She [Diane] pointed out that Oriental dance is built on a natural undulating and flowing movement that connects our entire spine, from our cranial vertebrae down to our sacrum. In addition, she helped me to sense a very subtle and naturally-embedded “figure eight” motion at the base of my spine. … All that we are doing, as we dance, is to tap into these innate, natural rhythms, and magnify them into a dance. (pp. 410-411)

So, the Figure 8 movement in Oriental dance:

  • Taps into a subtle, naturally-occuring rhythm in our sacral area,
  • Activates the physical and energetic components, and
  • Induces a sort of “energy wave” that travels up our spines towards our heads; essentially initiating a form of cranio-sacral massage.

To the best of my knowledge, doing a physically-correct Figure 8 movement is entirely safe, given that a person has no physical or neurological conditions that would make this movement difficult. (If the reader has any doubt or questions, he or she is advised to consult a medical professional first.) Also, to the best of my knowledge, while well-done Figure 8’s gently encourage both cranio-sacral release and (somehow) produce a “feel-good” effect, I don’t believe that this movement alone will cause release of kundalini energy. As a reference, in yogic teachings, the kundalini energy is stored as a “coiled serpent” at the base of our spine. When we do the Figure 8, we are gently activating life-force energy, but I don’t believe we’ll have any danger of arousing kundalini.

The Figure 8 does, at least in my experience, seem to relate to an overall group of intrinsic motions from the cranium down to the sacral area. Healing professionals are learning to sense and work with these rhythms in a healing modality called cranio-sacral therapy. I have personally experienced cranio-sacral therapy treatments, and found them safe, gentle, peaceful, and healing.

I like to do Figure 8’s in bed, because then gravity is not working on my sacral area. It is freer to move. And because this movement is gentle and relaxing, it will sometimes help me sleep easier and more restfully. And the relation to sex? Well, if we release our sacro-iliac area, and in fact mobilize our entire pelvic region (and Oriental dance movements help us with just that), then we are much more likely to have pleasure, right?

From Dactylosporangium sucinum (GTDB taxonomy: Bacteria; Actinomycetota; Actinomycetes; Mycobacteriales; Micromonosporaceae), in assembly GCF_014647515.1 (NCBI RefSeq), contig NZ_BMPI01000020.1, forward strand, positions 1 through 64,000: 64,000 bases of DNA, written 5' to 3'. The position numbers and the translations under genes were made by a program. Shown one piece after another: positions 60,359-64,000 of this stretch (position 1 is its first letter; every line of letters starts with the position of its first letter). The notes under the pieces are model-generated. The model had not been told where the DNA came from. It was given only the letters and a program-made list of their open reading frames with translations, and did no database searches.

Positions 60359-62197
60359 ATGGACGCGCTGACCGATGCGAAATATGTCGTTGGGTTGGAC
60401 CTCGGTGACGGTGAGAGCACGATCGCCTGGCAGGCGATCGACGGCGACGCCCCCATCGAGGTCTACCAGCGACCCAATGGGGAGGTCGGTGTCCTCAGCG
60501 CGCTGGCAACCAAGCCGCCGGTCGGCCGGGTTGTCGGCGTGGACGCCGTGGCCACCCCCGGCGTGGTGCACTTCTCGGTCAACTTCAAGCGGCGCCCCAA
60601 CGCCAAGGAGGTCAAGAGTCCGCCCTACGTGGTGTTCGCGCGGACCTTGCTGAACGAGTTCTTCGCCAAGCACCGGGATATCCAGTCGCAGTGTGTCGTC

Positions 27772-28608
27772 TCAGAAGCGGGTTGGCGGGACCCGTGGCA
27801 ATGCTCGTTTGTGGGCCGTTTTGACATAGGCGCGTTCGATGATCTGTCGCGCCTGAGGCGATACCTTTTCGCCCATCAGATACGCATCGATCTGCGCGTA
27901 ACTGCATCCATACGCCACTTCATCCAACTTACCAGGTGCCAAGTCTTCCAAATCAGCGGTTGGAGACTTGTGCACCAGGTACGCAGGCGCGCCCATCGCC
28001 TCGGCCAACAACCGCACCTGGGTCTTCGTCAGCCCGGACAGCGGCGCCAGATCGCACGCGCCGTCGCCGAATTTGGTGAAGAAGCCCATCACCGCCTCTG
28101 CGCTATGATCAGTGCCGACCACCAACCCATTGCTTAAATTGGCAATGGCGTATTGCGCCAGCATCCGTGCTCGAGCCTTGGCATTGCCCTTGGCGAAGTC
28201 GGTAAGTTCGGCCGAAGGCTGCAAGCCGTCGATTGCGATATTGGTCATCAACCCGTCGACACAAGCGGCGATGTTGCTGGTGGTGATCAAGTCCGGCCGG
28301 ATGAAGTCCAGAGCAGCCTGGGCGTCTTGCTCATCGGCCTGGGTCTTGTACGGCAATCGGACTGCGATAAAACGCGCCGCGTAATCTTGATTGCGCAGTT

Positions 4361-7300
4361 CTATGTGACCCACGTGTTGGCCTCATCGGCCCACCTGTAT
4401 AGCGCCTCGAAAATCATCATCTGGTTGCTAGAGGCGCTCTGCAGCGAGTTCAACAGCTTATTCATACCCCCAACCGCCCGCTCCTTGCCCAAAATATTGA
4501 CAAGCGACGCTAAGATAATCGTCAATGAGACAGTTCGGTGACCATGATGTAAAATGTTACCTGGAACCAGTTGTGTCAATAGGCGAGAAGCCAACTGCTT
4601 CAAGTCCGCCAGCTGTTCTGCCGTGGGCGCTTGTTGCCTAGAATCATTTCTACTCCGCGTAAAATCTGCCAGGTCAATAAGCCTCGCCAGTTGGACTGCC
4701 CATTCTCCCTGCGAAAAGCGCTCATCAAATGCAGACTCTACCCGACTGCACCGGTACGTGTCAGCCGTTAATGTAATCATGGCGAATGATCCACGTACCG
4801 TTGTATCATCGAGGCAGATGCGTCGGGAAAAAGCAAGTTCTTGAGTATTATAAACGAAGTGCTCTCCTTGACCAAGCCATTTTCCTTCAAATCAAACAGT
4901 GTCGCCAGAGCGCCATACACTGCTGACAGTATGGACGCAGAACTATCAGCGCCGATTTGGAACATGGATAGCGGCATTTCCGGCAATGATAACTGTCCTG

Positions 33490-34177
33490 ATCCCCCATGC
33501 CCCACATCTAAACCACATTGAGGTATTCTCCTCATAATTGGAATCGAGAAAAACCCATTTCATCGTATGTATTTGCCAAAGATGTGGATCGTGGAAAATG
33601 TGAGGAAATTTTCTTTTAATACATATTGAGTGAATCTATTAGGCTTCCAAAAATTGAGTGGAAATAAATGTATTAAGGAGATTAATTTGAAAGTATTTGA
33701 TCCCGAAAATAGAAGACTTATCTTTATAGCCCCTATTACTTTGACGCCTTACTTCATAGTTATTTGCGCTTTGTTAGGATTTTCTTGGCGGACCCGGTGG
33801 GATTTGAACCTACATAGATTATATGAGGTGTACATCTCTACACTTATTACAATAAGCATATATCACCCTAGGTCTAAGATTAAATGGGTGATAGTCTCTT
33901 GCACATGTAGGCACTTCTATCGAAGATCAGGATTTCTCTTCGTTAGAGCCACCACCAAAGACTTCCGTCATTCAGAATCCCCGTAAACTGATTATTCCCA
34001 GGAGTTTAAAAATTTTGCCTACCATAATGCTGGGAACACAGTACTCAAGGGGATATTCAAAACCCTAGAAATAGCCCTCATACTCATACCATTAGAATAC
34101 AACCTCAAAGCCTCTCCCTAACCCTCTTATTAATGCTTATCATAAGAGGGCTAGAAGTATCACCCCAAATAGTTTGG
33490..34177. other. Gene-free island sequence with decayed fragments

The Most Amazing Thing …

The Most Amazing Thing Is That – You Already Know This!

It happened during the second-to-last class of autumn. I was giving a “preview of coming attractions” – going over the “hot topics” for the winter quarter to come.

http://naturalplane.blogspot.coWhat is "esoteric belly dance"?
What is “esoteric”? And what is “esoteric belly dance”?

I took a deep breath, and launched into what I thought would be the most oddball, obscure, and yet most fundamental part of our next studies.

I felt pretty scared with this topic.

It’s one of those that makes “esoteric belly dance” – well – esoteric.

Mentally, I braced myself for resistance.

You (that is, the new group of students – and also those of you reading this) have borne up cheerfully – and even enthusiastically – as I’ve introduced a range of topics that you (students and readers collectively) often refer to as the “woo-woo stuff.”

That’s right. By many other standards, esoteric means the “woo-woo stuff.” And you’ve been cheerful and enthusiastic in not only trying this out, but in using that term.

This time, I thought, I’d lose you forever.

But as I launched into my description, my jaw dropped. I saw you nodding your heads in agreement. (This time, “you” being the students who were actually in the class that day – and perhaps even you as a reader.)

Over half of you were saying, essentially, “Oh yes, we know this already.”


One of the weirdest, most unusual, most “woo-woo” parts of the curriculum, and it’s already common knowledge?

I just couldn’t believe.

But it made sense.

In the class, we had a massage therapist whose interests and background included energy work. We had a Reiki practitioner. We had a few whose interests in yoga, meditation, and related areas were almost life-long.

Most of you already understood one of the most powerful principles for pathworking, or for bringing your energy work into your physical practice.

Jedi for Women

Over the years, as our curriculum shifted from classical, mainstream Oriental dance to … well, Oriental dance plus something … I’ve tried to express who and what we were in different ways. One that made the most sense was, simply, Jedi for women.

Imagine that you are Obi-Wan Kenobi, but a young Obi-wan. You’re not yet the Jedi Master. In fact, you’re not yet even a Jedi knight. You’re a young man who hopes to one day become a Jedi knight.

Hermione Granger, from the "Harry Potter" book and movie series.
Hermione Granger, from the “Harry Potter” book and movie series.

Or imagine that you’re Hermione, and more than anything, you want to go off to a school that teaches you to use the powers that you know that you have – but simply haven’t ever been able to bring together.

Or that you’re an young woman in pre-Arthurian times, stepping into the boat that will take you through the mists to Avalon, where you hope to learn the fabled priestess arts.

You’ve Already Been There, and You Already Know This

Now, let’s take this one step deeper.